The Imitation Game  is the quasi-biographical historical thriller on acclaimed mathematician Alan Turing's (played by Benedict Cumberbatch) contribution toward deciphering the German enigma code. Turing is recruited, along with a team of mathematicians to do something statistically improbable in order permit the government to gather intelligence on the Nazis.
Simplified. Fed to us in easily digestible bites. No unnecessary jargon about the technological workings of enigma or an overwrought explanation on the political climate of the time. Just enough detail to sink your teeth into.
Drama and witty banter. It's based in depressing war-times, where members of the public are going hungry and this group will be stuck in a room doing stats. Sounds like a good time, right? Well, the majority of the time it is. Benedict Cumberbatch commits completely to the role as an abrasive mathematician with such charm that Turing is likable from the outset and entirely sympathetic. His sharp wit is countered by co-star Keira Knightley, who plays Joan Clarke the caring companion and fellow brain. The rest of them ain't all that bad either.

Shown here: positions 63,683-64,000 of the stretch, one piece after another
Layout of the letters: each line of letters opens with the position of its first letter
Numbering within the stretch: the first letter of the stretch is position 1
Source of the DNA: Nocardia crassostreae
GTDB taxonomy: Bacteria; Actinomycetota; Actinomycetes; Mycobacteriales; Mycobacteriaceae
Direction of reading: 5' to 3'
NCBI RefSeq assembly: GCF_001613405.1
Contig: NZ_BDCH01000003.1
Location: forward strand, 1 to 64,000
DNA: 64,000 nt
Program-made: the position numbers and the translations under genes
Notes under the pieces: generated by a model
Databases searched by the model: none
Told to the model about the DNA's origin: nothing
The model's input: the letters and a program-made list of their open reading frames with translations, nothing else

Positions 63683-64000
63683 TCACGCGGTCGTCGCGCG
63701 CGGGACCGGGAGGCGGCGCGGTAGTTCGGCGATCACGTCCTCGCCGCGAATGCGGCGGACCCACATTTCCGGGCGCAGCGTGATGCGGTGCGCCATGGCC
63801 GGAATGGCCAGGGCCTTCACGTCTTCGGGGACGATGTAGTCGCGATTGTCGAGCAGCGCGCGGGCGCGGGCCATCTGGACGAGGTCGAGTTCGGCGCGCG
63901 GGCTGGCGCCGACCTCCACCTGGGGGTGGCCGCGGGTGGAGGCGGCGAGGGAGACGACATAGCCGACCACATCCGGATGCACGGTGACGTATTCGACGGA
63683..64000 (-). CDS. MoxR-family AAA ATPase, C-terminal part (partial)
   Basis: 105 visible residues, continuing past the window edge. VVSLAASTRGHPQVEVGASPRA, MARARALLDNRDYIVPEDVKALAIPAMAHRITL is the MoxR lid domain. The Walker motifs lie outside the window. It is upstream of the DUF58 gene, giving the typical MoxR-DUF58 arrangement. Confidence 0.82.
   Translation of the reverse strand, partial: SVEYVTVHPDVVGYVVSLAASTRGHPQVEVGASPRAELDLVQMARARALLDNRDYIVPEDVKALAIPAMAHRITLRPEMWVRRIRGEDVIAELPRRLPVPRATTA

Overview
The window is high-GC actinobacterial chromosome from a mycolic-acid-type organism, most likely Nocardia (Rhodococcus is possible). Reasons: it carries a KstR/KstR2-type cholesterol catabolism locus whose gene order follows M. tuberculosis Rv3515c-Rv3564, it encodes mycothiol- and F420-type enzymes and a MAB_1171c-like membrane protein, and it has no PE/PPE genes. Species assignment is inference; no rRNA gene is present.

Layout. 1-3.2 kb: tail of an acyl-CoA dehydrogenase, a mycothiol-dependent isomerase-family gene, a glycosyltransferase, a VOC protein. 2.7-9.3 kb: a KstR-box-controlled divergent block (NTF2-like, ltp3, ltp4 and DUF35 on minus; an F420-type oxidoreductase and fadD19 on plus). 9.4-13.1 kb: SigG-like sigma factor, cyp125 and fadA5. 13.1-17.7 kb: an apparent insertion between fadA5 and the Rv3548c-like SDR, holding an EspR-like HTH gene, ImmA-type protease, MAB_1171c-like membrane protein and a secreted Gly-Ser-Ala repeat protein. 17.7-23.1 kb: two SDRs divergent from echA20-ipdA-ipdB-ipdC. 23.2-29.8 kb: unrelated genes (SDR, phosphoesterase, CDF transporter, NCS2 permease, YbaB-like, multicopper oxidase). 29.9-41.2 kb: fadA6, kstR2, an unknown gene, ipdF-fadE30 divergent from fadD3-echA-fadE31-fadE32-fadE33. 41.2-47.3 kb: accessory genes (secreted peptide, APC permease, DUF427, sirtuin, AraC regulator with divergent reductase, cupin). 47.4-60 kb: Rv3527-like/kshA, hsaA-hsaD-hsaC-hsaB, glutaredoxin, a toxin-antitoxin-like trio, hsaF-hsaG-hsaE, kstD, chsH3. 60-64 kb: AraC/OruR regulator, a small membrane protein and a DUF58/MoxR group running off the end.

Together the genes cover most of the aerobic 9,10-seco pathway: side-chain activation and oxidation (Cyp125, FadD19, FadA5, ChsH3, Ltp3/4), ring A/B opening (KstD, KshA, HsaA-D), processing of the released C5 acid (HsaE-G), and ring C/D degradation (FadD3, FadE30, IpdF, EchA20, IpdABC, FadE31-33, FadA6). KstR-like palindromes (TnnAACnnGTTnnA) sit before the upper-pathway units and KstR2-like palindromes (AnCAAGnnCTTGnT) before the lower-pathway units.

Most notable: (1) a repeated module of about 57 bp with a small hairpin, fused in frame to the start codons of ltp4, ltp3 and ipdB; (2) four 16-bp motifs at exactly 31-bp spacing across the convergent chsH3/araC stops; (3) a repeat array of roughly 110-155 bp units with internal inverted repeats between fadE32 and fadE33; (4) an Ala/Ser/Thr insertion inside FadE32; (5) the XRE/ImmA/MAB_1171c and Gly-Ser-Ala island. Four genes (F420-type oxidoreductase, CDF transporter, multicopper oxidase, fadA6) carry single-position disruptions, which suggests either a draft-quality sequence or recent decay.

Not a biography. One must acknowledge that there are major discrepancies between the actual events of Alan Turing's life and the film itself. Spoiler alert. The screenwriter has injected conflicts, relationships, and hardships where none ever existed. Why? To deliver satisfying resolutions. For us, the viewing audience. Albeit, the clever tactic pays off and won Graham Moore the Academy Award for Best Writing Adapted Screenplay. The Imitation Game does not attempt to educate you on the realities of Alan Turing. But instead, conveys an essence of who Alan Turing was.